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November 16, 1918


JAMA. 1918;71(20):1660. doi:10.1001/jama.1918.02600460040011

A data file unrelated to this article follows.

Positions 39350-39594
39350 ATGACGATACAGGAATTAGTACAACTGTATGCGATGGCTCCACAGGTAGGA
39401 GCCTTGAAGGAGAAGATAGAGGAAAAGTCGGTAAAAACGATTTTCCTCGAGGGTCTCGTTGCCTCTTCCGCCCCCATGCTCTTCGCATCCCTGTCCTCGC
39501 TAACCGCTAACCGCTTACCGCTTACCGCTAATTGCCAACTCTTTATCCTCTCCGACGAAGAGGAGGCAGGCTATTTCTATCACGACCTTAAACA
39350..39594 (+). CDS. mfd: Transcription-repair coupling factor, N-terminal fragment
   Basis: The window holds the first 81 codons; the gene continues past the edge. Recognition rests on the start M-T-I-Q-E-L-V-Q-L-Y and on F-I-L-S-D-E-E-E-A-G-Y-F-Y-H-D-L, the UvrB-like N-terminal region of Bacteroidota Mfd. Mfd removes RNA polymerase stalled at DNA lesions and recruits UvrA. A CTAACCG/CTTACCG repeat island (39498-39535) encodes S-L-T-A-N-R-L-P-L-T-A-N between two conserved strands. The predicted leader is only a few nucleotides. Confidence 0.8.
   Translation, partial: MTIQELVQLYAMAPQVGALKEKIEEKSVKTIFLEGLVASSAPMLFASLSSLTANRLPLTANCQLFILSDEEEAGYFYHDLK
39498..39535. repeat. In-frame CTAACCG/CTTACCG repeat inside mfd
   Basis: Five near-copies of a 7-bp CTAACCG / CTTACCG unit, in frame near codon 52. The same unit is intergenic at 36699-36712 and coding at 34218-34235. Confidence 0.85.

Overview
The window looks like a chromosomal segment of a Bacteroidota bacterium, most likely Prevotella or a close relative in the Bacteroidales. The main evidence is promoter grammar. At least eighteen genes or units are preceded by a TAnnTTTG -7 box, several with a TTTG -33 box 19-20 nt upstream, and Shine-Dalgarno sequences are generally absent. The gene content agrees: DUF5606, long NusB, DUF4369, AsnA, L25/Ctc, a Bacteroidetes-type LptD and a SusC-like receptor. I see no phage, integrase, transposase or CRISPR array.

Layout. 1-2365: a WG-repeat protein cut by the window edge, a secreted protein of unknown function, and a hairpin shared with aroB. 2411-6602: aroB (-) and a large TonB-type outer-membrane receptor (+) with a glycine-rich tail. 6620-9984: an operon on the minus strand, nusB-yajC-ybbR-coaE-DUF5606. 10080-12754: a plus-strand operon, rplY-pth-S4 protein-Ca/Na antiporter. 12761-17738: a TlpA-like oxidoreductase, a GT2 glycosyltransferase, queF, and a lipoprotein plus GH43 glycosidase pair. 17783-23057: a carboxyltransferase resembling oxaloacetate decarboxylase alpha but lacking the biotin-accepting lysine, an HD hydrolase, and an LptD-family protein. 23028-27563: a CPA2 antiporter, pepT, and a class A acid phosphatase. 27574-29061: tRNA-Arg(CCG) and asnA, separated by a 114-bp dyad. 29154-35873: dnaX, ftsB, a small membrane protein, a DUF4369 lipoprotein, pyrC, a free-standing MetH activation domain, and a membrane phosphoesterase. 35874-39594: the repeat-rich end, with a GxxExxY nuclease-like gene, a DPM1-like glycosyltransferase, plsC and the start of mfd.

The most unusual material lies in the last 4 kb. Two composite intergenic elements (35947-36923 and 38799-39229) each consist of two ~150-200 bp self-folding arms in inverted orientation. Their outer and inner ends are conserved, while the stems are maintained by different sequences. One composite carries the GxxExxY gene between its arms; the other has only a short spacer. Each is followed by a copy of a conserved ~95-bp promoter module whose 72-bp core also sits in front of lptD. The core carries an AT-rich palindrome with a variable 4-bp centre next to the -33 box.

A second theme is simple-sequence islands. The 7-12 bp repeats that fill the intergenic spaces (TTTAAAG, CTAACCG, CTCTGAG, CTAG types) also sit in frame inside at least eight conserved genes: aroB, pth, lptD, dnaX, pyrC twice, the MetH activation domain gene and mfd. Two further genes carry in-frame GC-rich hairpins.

In contrast with creatinin, creatin is not a normal constituent of the urine of healthy adult men, though it makes its appearance as the result of disturbance of metabolism. It may be found in the urine of women and is commonly excreted by children. These well substantiated facts offer a chemical and physiologic puzzle that has given rise to much speculation and considerable experimentation. The hypotheses advanced need not be detailed again here. They differ fundamentally in one respect, namely, as to whether the eliminated creatin is primarily of endogenous or exogenous origin. Rose has thus formulated the controversy: The acidosis theory of Underhill,1 and the carbohydrate deficiency theory as developed by Mendel and Rose,2 agree in attributing urinary creatin in individuals on a creatin-free diet to an entirely endogenous source, namely, the creatin of the tissues. The theory of McCollum and Steenbock3 and of Denis4